Eros, Terracotta, Myrina, Asia Minor, about 330 BC, Possible 19th century copy. Museum number 3898. Image © Freud Museum London
LONDON.- A new exhibition, ‘Freud and Eros: Love, Lust and Longing’, explores Sigmund Freud’s revolutionary ideas on love and the libidinal drive with an innovative combination of Freud’s own art collection, his writings and letters, together with the response of contemporary artists.
Edmund de Waal, And Speech, 2013, 18 porcelain vessels unglazed and glazed in celadons, in a pair of aluminium and plexiglass vitrines. 50 x 80 x 15 cm each, 6cm apart; 50 x 80 x 36 cm overall. © the artist
Love remains an ever intriguing and complex emotion. To examine Freud’s theories on this topic, key works in his collection are being displayed, including statues of Eros, and other erotic and related deities and objects. Freud’s antiquities are usually in his study at the Freud Museum, evocatively arranged as when Sigmund Freud was present. This exhibition, situated in the upstairs gallery, gives visitors the opportunity to view these rare and beautiful works close up.
Phallus amulet, Ivory, Japan, probably 19th Century. Museum number 3409. Image © Freud Museum London
Freud’s theories on Eros, the love force and libido of psychoanalysis, also provide the context for an investigation of Sigmund Freud’s personal experiences. Freud and Eros: Love, Lust and Longing’ traces his passionate courtship of his future wife Martha Bernays. The couple exchanged literally hundreds of letters during their four year engagement. A selection of their letters, newly translated into English for this exhibition, reveals a relationship that was both ardent and intellectual. Personal memorabilia, including family photographs, supplement this intimate aspect of Freud’s life.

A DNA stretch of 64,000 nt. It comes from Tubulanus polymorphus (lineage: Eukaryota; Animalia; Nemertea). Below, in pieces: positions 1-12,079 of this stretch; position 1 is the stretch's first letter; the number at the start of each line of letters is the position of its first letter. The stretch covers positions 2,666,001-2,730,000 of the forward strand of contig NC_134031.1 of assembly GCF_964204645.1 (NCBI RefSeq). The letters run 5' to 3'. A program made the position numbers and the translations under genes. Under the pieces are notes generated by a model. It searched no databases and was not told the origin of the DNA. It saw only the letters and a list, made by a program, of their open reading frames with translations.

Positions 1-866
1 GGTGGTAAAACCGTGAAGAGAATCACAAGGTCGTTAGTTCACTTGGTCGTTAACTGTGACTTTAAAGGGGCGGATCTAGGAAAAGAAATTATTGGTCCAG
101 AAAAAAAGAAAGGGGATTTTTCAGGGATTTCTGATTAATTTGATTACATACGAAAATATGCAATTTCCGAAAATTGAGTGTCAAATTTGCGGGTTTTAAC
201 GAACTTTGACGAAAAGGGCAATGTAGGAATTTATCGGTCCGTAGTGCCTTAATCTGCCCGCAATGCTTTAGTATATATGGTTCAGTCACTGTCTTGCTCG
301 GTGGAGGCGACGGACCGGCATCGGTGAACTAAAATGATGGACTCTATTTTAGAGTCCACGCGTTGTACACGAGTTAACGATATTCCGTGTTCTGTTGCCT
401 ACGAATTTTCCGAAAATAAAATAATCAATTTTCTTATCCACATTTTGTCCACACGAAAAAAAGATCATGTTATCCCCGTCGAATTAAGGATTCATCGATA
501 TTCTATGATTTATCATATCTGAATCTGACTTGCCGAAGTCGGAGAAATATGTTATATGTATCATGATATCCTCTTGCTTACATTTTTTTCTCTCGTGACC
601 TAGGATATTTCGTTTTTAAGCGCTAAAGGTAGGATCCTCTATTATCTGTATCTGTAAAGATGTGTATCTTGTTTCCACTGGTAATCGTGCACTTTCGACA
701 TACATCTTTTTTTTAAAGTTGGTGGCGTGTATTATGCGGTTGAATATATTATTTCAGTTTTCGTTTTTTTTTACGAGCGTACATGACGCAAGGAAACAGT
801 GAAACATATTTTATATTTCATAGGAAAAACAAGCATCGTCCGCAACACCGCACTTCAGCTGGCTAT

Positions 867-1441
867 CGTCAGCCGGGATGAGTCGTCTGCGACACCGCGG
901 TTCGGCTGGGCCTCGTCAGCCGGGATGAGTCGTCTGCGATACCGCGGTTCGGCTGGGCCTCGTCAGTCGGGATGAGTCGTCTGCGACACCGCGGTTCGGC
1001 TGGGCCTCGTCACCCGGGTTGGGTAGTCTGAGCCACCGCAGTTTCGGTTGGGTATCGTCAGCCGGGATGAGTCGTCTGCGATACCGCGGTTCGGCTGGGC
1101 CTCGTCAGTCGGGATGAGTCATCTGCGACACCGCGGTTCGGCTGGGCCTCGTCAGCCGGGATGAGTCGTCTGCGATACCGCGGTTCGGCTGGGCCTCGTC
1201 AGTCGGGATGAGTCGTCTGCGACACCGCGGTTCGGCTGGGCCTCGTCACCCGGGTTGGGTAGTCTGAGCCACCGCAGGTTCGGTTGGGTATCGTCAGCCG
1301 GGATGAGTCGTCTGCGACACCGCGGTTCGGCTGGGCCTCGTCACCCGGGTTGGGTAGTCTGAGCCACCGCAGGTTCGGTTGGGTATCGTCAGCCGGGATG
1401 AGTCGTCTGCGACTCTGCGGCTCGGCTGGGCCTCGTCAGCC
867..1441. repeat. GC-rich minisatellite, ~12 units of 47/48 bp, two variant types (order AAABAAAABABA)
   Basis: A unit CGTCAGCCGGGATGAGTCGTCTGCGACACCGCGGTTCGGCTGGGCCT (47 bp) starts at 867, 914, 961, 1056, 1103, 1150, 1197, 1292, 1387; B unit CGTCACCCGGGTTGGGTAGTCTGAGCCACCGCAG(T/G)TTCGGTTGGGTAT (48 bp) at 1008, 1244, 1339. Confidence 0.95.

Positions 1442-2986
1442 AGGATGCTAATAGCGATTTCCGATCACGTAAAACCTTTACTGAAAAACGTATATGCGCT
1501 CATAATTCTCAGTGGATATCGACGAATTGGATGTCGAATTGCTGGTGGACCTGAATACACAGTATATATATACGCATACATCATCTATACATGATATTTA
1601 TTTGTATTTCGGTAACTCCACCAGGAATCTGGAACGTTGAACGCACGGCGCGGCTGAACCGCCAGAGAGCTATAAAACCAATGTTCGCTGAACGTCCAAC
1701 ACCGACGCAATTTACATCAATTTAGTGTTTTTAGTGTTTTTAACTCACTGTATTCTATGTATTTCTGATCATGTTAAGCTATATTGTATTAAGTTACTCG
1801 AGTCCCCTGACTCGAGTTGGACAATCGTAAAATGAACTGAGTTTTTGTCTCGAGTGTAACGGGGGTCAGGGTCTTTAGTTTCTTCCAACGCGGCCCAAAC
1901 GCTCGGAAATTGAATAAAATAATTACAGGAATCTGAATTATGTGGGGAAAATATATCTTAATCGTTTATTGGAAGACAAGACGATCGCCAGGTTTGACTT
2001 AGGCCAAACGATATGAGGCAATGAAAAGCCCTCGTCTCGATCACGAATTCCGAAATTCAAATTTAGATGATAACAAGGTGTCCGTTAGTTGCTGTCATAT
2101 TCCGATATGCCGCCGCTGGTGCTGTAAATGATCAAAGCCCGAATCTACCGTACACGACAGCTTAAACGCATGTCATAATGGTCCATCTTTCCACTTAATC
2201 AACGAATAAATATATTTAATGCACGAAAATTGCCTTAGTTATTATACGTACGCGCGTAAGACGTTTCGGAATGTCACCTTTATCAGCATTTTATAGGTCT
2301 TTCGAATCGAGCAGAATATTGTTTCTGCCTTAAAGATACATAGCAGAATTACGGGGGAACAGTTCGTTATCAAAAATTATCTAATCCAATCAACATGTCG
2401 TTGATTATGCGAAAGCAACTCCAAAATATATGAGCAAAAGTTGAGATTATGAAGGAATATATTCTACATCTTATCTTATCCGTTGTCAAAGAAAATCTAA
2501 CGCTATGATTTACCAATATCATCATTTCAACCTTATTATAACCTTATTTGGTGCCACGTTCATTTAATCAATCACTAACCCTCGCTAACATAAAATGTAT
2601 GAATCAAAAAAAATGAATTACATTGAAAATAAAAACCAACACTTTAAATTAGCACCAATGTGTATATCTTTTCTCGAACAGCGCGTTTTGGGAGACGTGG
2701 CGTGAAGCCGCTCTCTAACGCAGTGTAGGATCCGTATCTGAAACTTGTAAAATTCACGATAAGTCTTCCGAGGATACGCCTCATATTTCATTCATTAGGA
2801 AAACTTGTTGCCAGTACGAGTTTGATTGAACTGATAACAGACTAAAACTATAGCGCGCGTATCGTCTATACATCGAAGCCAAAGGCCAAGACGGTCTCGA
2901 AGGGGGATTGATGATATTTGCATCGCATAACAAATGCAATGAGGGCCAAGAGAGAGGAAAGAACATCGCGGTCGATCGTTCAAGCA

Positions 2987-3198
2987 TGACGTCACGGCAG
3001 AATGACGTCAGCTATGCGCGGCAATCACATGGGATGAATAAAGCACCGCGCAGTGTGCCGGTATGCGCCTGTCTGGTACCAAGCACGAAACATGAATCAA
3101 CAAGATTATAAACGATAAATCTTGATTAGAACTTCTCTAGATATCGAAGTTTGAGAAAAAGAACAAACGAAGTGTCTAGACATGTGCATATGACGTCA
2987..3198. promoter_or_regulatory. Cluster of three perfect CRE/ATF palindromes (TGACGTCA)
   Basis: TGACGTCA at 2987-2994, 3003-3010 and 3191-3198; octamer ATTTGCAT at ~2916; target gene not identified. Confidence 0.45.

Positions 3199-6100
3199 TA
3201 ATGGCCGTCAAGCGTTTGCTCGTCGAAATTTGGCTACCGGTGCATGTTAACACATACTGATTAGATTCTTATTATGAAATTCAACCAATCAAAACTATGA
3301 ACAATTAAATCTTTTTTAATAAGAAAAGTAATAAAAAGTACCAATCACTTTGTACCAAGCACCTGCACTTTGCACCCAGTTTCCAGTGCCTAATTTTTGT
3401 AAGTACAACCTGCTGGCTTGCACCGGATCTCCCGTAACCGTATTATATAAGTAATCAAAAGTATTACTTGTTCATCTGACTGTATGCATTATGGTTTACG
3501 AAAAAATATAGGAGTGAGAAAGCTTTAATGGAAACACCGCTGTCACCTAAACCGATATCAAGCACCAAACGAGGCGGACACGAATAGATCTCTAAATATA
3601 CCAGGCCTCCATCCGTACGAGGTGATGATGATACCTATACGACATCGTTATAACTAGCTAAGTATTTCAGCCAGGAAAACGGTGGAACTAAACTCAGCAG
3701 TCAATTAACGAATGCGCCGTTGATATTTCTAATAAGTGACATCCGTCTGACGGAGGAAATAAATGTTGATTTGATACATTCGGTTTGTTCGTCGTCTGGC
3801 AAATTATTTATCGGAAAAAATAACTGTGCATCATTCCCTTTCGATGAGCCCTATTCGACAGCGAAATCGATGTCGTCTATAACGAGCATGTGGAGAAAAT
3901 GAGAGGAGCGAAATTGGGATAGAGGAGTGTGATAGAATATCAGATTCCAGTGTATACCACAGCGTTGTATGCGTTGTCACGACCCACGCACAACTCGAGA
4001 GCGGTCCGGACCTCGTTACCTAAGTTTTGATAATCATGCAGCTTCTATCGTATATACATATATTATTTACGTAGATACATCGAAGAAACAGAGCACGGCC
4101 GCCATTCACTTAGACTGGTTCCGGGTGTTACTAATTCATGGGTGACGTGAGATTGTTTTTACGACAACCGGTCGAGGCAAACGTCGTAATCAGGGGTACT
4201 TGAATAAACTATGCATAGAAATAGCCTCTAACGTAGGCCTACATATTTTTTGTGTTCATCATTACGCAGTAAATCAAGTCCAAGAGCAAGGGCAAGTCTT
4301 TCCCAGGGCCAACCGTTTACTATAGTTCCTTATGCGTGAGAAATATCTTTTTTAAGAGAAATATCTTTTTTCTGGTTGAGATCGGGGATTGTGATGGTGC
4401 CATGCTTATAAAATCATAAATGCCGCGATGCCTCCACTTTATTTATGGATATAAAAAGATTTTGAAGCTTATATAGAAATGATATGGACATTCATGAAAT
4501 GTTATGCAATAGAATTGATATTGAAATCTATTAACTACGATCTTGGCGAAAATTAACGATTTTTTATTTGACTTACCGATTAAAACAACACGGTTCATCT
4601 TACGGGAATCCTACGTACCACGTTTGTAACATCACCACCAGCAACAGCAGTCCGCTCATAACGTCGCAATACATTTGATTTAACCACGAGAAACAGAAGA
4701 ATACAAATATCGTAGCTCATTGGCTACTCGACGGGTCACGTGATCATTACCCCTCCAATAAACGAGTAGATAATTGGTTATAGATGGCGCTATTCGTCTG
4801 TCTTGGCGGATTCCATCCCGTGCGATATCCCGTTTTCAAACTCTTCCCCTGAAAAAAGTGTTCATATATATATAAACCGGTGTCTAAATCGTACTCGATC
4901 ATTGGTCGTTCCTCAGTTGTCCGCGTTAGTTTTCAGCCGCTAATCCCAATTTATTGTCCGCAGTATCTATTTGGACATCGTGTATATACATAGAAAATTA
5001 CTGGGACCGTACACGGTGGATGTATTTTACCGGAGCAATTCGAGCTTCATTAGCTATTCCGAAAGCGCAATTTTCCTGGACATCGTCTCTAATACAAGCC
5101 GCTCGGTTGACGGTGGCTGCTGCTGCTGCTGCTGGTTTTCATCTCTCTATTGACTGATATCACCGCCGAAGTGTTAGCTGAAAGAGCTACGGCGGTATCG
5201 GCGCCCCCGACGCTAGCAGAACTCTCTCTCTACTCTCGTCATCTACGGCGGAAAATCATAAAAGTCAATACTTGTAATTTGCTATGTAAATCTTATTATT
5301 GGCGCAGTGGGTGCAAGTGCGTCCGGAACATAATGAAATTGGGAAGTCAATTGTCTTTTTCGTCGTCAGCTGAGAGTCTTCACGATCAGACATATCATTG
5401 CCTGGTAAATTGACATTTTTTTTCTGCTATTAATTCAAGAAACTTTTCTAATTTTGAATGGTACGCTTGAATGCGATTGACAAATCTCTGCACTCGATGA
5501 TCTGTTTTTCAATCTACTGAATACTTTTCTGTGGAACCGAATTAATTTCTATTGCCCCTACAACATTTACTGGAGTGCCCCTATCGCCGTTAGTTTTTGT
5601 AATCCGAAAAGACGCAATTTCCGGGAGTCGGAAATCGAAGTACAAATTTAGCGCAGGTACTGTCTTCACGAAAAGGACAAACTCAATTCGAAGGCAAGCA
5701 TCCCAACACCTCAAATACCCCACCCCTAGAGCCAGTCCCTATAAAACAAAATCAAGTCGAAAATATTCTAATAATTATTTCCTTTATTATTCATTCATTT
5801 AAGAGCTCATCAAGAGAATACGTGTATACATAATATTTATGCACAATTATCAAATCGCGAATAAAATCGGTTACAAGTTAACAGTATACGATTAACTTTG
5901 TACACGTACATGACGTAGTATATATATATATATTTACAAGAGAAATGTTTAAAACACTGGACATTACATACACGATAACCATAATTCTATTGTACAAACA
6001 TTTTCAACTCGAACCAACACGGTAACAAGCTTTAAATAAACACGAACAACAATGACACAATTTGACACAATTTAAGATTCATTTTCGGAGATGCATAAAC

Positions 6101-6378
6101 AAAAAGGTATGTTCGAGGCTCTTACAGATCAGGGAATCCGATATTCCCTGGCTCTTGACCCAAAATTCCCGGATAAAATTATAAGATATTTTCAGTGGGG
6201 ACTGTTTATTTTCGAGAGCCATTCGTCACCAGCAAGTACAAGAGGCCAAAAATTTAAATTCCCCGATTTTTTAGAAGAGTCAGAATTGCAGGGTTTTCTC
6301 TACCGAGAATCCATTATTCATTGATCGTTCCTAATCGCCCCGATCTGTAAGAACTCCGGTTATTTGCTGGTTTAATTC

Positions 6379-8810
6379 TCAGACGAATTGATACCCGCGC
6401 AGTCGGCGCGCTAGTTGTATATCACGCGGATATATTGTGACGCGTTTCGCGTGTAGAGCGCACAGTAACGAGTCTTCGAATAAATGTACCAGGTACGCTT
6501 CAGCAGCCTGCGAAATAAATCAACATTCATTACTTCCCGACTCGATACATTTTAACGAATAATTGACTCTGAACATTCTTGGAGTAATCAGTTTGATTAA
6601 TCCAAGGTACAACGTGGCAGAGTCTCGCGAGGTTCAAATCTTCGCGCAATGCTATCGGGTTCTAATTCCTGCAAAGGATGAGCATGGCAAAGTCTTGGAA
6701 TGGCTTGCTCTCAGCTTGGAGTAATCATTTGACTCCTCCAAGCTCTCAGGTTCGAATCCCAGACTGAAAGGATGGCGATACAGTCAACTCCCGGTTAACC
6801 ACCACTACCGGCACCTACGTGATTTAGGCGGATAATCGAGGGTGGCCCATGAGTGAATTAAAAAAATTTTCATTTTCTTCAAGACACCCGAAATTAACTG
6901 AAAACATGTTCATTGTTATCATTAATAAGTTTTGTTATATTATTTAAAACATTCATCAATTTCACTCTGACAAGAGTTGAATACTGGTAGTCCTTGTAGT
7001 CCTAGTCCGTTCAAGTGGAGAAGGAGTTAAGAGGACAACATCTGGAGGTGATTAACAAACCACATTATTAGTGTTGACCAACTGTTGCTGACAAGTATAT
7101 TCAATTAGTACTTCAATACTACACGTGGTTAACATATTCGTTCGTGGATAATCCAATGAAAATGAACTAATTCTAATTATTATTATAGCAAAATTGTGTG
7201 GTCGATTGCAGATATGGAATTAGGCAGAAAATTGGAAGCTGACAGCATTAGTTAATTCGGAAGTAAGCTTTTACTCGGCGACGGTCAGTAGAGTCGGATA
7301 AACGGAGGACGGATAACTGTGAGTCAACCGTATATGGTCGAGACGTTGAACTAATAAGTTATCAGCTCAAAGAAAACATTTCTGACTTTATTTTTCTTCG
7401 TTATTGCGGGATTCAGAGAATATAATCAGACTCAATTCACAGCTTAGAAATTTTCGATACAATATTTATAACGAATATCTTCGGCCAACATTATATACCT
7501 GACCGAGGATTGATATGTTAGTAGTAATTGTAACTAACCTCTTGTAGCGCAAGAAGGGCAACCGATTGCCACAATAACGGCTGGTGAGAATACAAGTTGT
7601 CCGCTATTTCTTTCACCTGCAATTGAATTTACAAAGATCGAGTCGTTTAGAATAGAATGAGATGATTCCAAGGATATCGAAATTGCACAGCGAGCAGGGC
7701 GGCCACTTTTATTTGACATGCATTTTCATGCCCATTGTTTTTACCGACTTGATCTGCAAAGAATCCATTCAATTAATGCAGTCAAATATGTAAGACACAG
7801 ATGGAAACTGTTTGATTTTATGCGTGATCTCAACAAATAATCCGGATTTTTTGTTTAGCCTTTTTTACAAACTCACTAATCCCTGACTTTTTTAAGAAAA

Rachel Kneebone, ‘Remember that we sometimes…’, 2014. Courtesy of the Artist and White Cube
Eros, the Greek god of love, the winged messenger of desire, is well represented in Freud’s stunning collection of around two and a half thousand antiquities. Freud explored the meaning of Eros in his writings, and the exhibition draws out the profound connections between classical Greek culture, the works collected by Freud and the development of psychoanalysis. To Freud, Eros could spark the civilizing force of love that resulted in fulfilling relationships as well as unleashing turbulent, unbridled and destructive emotions.
© Freud Museum London
The Freud Museum often imaginatively uses highly regarded contemporary artists to explore the complex ideas raised by psychoanalysis. In this exhibition works include a newly commissioned sculpture by Jodie Carey, and contributions by Edmund de Waal, Rachel Kneebone and Hannah Collins. These works not only contextualise Freud’s collection but also provide fresh and insightful ways to consider love, lust and longing.